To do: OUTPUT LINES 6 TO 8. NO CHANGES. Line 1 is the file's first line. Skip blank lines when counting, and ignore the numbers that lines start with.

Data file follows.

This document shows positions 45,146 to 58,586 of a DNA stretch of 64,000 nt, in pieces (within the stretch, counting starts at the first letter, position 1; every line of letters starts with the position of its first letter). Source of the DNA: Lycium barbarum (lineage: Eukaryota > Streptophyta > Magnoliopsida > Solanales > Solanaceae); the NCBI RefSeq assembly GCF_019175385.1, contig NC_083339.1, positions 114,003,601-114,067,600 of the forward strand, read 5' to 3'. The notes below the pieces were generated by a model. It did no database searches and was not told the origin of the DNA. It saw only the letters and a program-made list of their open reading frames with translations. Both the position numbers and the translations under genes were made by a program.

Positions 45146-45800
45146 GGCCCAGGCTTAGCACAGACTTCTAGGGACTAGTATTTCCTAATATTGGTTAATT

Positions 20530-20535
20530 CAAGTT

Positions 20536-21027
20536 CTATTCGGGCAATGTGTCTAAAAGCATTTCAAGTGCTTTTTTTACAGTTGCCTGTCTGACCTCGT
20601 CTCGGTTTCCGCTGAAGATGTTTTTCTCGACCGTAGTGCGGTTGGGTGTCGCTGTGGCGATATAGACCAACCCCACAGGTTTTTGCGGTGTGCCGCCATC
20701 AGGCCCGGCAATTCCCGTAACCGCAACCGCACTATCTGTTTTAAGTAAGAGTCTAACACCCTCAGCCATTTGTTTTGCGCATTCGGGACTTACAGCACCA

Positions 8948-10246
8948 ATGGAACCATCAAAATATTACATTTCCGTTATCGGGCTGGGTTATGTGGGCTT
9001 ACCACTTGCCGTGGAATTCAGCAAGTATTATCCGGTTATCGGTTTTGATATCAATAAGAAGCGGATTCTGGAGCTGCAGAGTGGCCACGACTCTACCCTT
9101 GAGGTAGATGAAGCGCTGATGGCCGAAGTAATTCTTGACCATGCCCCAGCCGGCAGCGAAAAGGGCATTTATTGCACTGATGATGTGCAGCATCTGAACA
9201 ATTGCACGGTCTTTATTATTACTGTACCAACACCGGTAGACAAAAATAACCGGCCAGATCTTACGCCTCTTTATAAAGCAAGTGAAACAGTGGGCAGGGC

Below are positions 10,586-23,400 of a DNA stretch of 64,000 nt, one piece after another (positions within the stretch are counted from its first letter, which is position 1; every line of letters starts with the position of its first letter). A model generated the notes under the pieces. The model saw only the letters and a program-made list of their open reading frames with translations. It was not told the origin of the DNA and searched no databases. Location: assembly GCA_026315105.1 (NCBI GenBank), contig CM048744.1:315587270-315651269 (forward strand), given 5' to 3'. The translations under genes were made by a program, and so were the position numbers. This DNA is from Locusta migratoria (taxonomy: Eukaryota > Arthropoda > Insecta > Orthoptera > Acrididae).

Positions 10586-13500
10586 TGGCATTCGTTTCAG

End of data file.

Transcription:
Positions 20536-21027
20536 CTATTCGGGCAATGTGTCTAAAAGCATTTCAAGTGCTTTTTTTACAGTTGCCTGTCTGACCTCGT
20601 CTCGGTTTCCGCTGAAGATGTTTTTCTCGACCGTAGTGCGGTTGGGTGTCGCTGTGGCGATATAGACCAACCCCACAGGTTTTTGCGGTGTGCCGCCATC